Antitrust Class Actions

Ascertainability & In re Nexium – The Side-Effects Continue

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As various contributors to this blog have noted (here, here, and here), a divided panel of the First Circuit adopted a “loose” approach to the ascertainability requirement in In re Nexium Antitrust Litigation.  Specifically, while acknowledging that “the definition of [a] class must be ‘definite,’” the majority concluded that this requirement could be satisfied by a claims process by which class members would submit affidavits to show that they were injured.  According to the majority, such a process would be sufficiently feasible and protective of the defendants’ Seventh Amendment and due process rights.  Judge Kayatta authored a vigorous dissenting opinion, noting the “limitations of using affidavits in the manner proposed by the majority.”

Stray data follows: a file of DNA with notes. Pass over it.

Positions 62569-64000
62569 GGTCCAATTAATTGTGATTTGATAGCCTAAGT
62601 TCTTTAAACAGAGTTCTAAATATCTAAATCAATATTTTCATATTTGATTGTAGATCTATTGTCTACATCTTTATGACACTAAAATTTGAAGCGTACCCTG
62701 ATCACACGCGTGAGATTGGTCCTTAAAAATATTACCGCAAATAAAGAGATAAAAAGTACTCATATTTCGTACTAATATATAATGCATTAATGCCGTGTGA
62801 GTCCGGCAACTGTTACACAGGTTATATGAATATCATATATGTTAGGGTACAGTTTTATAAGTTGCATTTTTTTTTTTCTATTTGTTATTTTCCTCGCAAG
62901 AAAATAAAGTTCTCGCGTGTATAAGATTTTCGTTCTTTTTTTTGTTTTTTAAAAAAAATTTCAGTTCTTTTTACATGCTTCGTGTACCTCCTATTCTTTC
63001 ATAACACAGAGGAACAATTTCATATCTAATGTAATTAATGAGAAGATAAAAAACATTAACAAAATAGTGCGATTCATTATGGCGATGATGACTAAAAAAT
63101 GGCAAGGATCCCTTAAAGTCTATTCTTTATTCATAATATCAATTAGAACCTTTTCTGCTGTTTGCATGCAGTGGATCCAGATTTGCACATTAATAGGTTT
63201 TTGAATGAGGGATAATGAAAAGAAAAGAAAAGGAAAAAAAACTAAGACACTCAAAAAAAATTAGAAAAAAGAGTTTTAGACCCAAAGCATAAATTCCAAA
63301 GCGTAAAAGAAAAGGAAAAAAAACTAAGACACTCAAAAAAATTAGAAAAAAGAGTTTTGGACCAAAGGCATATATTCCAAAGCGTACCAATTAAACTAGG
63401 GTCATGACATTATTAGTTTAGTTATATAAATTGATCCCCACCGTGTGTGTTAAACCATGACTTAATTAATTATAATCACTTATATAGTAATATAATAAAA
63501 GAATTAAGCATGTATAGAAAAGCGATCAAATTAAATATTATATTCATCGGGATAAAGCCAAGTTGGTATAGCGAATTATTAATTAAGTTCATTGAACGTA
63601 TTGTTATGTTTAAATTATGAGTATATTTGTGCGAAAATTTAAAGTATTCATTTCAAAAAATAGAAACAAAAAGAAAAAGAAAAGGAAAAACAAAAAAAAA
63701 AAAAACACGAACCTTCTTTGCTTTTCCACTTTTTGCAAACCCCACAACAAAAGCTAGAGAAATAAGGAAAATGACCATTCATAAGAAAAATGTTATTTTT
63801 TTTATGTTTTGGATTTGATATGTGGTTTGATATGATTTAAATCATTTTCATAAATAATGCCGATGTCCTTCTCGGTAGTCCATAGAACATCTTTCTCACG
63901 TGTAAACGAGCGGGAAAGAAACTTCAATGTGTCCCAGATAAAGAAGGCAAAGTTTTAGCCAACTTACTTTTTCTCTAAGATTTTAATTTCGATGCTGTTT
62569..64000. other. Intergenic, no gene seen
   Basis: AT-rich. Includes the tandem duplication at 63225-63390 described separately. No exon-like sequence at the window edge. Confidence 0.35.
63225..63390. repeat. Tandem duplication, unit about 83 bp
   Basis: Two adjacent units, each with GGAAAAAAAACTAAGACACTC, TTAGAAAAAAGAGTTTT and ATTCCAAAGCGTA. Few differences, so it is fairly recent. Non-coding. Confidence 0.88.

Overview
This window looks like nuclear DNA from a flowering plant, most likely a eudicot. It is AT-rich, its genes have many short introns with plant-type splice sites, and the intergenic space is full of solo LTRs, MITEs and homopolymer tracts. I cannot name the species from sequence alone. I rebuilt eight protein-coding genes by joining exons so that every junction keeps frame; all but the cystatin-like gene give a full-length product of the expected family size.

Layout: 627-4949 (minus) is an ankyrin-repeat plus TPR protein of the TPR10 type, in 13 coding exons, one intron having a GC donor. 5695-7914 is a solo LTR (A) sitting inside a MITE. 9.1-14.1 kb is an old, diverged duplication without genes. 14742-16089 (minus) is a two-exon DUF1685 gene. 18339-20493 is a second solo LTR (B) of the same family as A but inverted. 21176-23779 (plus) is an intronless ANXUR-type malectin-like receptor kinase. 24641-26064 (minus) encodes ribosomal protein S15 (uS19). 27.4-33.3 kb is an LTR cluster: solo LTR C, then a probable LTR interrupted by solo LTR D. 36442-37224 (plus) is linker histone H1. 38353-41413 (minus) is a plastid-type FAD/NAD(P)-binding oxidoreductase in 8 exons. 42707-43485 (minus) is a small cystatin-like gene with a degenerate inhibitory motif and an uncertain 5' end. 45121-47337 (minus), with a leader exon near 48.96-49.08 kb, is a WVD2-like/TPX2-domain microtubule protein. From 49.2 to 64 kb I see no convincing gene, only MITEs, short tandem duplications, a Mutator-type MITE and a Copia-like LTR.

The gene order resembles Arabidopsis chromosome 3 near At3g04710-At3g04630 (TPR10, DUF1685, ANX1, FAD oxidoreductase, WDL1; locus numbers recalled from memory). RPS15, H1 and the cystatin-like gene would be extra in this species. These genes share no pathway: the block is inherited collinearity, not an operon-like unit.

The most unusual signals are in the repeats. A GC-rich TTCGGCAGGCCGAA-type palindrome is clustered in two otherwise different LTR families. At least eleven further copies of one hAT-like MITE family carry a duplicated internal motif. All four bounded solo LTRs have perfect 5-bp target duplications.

Recently, the District of Massachusetts relied on In re Nexium to find that a proposed class was sufficiently ascertainable under similar circumstances.  In that case, In re Asacol Antitrust Litigation, end-payor purchasers of